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Alansown History, Family Crest & Coats of Arms



The history of the name Alansown began when it was derived from the given name Alan, meaning little rock. Patronymic surnames arose out of the vernacular and religious given name traditions. St. Alan was a Welsh and Breton saint and was very popular among the people of those two cultures.


Early Origins of the Alansown family


The surname Alansown was first found in Yorkshire where they held a family seat at Richmond, but following the pattern of many Norman and Breton families, junior branches of this distinguished name moved northward over the border into Scotland. They appeared to have settled in Dumbartonshire in Scotland. This is where we found the first records of the family. "Reginald filius Alani was a burgess of Aberdeen in 1317 and a few years later, another Ada filius Alani de Dunbretane witnessed a charter by Donald, earl of Lennox after 1334 and in the reign of Robert I the 20 pound land of Sproustoun was forfeited by John, Thomas, and William filii Alani. " [1]CITATION[CLOSE]
Black, George F., The Surnames of Scotland Their Origin, Meaning and History. New York: New York Public Library, 1946. Print. (ISBN 0-87104-172-3)

Further south in their native Yorkshire, Johannes Alynson and Robertus Alaynson were both listed in the Yorkshire Poll Tax Rolls of 1379. [2]CITATION[CLOSE]
Bardsley, C.W, A Dictionary of English and Welsh Surnames: With Special American Instances. Wiltshire: Heraldry Today, 1901. Print. (ISBN 0-900455-44-6)


Early History of the Alansown family


This web page shows only a small excerpt of our Alansown research.
Another 173 words (12 lines of text) covering the years 1375, 1447, 1463, 1469, 1656, 1640, 1653, 1610, 1616 and 1576 are included under the topic Early Alansown History in all our PDF Extended History products and printed products wherever possible.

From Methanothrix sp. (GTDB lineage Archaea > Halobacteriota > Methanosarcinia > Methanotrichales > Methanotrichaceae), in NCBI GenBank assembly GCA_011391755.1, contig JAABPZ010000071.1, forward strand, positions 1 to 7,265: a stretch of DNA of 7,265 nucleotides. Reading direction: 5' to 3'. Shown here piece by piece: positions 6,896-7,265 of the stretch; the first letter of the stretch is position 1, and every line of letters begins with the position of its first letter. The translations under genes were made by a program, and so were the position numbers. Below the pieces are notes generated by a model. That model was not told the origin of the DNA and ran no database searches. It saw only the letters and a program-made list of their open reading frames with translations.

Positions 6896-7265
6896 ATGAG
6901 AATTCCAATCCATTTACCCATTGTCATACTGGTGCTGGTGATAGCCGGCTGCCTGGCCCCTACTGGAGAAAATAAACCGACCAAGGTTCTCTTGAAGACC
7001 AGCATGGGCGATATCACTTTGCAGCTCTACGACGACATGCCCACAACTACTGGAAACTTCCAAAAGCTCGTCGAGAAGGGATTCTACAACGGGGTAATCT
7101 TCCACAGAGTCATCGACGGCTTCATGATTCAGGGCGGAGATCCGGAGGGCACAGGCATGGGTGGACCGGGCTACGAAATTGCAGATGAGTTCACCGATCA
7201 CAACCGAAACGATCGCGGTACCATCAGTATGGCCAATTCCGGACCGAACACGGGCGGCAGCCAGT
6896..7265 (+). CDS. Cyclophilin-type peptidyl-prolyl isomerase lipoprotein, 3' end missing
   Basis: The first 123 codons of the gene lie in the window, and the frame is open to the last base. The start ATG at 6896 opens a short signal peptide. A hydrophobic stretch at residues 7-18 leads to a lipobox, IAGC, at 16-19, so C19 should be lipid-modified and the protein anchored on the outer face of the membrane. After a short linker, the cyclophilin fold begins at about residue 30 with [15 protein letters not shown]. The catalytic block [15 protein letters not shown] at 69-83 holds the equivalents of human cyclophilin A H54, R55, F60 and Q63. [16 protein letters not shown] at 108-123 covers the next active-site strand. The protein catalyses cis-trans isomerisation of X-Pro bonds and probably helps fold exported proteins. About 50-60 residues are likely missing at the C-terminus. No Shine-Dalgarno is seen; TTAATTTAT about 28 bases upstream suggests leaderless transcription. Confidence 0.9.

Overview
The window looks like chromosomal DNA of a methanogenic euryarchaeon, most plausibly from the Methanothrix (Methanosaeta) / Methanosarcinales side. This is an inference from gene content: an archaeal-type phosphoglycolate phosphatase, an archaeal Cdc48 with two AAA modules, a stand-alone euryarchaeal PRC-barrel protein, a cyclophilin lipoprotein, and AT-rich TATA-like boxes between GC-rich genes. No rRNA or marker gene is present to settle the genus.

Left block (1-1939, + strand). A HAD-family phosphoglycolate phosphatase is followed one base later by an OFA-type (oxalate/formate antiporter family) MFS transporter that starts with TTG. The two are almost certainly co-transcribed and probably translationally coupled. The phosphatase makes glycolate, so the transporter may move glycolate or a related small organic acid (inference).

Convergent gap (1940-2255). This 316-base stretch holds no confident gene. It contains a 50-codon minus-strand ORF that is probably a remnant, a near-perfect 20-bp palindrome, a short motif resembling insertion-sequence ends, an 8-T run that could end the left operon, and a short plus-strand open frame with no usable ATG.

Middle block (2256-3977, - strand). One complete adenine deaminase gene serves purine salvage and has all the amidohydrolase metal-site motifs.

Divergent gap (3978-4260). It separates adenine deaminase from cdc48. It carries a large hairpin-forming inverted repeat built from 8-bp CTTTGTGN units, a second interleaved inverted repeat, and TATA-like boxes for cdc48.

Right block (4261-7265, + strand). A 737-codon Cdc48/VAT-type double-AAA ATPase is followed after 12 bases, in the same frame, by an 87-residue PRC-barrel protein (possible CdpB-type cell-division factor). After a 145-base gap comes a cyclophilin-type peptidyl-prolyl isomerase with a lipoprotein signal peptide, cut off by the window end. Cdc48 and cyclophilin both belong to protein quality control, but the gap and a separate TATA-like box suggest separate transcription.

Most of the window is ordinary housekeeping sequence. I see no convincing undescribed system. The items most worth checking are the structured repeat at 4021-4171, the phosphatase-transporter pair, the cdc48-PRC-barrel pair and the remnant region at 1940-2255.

Alansown Spelling Variations


The Old and Middle English languages lacked definite spelling rules, and therefore, Breton surnames have many spelling variations. Latin and French, which were the official court languages, were also influential on the spelling of surnames. The spelling of surnames was rarely consistent in medieval times, and scribes and church officials recorded names as they sounded rather than adhering to any specific spelling rules. Therefore, it was common to find the same individual referred to with different spellings of their surname in the ancient chronicles. Moreover, a large number of foreign names were brought into England after the Norman Conquest, which accelerated and accentuated the alterations to the spelling of various surnames. The name has been spelled Allanson, Alanson, Allansone, Alansone, Allansoune and many more.

Early Notables of the Alansown family (pre 1700)


Notable of this family during the Middle Ages was Sir William Allanson (died 1656), an English merchant draper and politician who sat in the House of Commons from 1640 to 1653. He became a freeman of the...
Another 37 words (3 lines of text) are included under the topic Early Alansown Notables in all our PDF Extended History products and printed products wherever possible.

Migration of the Alansown family to the New World and Oceana


Early North American records indicate many people bearing the name Alansown were among those contributors: John Allanson settled in Georgia in 1733.

The Alansown Motto


The motto was originally a war cry or slogan. Mottoes first began to be shown with arms in the 14th and 15th centuries, but were not in general use until the 17th century. Thus the oldest coats of arms generally do not include a motto. Mottoes seldom form part of the grant of arms: Under most heraldic authorities, a motto is an optional component of the coat of arms, and can be added to or changed at will; many families have chosen not to display a motto.

Motto: Virtute et labore
Motto Translation: By valour and exertion.


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Citations


  1. ^ Black, George F., The Surnames of Scotland Their Origin, Meaning and History. New York: New York Public Library, 1946. Print. (ISBN 0-87104-172-3)
  2. ^ Bardsley, C.W, A Dictionary of English and Welsh Surnames: With Special American Instances. Wiltshire: Heraldry Today, 1901. Print. (ISBN 0-900455-44-6)


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